Warning! Quotes Shakespeare When Drunk This one was another Twitter group effort (from the same evening that gave us “Got Dagger?”) People seem to like the long sleeve version more than the short sleeve, so I hope Amazon gets its act together and restocks soon!

Swords Don’t Kill People (Unbated and Envenom’d Swords Kill People)  I’m so happy this one found an audience. I just like everything about it – the image, the font, the way the top part catches your attention and the bottom delivers the punchline. I hope somewhere there’s a fencing team wearing it to competition.

Quince & Snug & Flute & Snout & Bottom & Starveling I made a whole bunch of these after seeing this particular style (just a list of names with & at the end of each line) pop up everywhere. I don’t understand where it came from, I thought it was part of some viral tv show. Turns out it’s been around forever. There’s another design I made that has Hermia & Helena & Demetrius & Lysander, which I thought surely would have been more popular, but this is the winner (for this particular style, at least).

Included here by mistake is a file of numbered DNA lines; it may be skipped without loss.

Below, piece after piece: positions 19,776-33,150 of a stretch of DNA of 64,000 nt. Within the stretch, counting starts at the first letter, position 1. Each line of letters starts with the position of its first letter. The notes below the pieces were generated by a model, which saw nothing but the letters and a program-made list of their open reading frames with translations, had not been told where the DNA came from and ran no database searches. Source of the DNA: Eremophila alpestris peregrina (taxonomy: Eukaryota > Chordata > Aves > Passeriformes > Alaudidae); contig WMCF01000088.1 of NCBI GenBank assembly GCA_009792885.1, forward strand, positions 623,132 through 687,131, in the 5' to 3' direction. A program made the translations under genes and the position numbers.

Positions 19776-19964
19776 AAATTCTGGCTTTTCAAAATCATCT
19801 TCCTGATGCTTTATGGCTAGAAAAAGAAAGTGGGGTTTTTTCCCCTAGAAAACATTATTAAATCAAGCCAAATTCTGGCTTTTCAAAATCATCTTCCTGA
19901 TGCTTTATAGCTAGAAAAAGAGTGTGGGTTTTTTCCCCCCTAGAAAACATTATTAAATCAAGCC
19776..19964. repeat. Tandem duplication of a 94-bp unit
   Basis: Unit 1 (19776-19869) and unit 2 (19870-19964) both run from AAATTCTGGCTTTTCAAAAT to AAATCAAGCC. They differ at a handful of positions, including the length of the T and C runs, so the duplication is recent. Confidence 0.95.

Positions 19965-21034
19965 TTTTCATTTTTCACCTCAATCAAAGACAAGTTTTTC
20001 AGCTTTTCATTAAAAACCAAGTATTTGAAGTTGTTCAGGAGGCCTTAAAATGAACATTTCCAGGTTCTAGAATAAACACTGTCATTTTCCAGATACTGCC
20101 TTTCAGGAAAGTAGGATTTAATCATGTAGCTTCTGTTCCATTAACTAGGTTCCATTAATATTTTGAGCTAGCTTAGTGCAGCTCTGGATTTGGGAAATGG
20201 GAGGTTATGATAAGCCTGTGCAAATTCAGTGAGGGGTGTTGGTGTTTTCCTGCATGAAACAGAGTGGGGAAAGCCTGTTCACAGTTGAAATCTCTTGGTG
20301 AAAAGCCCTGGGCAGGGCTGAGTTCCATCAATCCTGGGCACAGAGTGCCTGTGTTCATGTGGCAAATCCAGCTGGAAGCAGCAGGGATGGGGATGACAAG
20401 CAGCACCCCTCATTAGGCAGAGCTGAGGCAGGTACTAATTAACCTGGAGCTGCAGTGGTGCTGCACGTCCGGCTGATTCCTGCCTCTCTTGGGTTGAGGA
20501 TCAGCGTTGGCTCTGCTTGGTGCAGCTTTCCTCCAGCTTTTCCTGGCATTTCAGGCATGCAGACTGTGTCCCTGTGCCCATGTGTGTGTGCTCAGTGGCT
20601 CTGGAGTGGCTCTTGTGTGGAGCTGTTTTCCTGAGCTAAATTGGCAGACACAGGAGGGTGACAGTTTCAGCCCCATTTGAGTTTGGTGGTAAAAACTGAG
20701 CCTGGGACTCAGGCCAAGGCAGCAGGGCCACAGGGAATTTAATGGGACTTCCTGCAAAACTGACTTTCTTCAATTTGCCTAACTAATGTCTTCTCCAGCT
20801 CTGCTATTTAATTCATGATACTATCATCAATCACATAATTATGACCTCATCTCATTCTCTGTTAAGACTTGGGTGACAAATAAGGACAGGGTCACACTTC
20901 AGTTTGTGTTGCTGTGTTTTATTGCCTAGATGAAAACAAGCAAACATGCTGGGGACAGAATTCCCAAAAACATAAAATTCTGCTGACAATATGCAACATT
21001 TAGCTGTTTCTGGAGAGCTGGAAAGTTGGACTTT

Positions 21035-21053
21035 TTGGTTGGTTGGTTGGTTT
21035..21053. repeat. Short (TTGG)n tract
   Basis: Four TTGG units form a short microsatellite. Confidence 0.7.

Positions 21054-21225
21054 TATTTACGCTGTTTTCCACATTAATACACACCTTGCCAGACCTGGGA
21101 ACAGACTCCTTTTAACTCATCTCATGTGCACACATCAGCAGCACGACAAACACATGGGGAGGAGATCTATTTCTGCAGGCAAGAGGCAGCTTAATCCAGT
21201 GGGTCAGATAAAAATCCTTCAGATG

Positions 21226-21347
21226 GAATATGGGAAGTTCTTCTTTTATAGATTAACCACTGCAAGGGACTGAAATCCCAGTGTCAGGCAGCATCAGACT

A Midsummer Night’s Dream I guess Dream is just a popular choice for Shakespeare t-shirts.  This one, as you can see, is really more about the cool center graphic. It’s hard to tell from the thumbnail, but the decoration around the edge is the names of the characters, all properly in balance with Bottom on top and Puck on bottom.  Lots of discussion over whether Bottom should be on the bottom, but I personally like it better this way. Shows the importance of Bottom to the play, while leaving in the silly nature of Puck who I think would enjoy hanging out upside down.  Do it in the reverse and you make Puck the central figure, and no matter how much you like Puck, I don’t think that was Shakespeare’s point.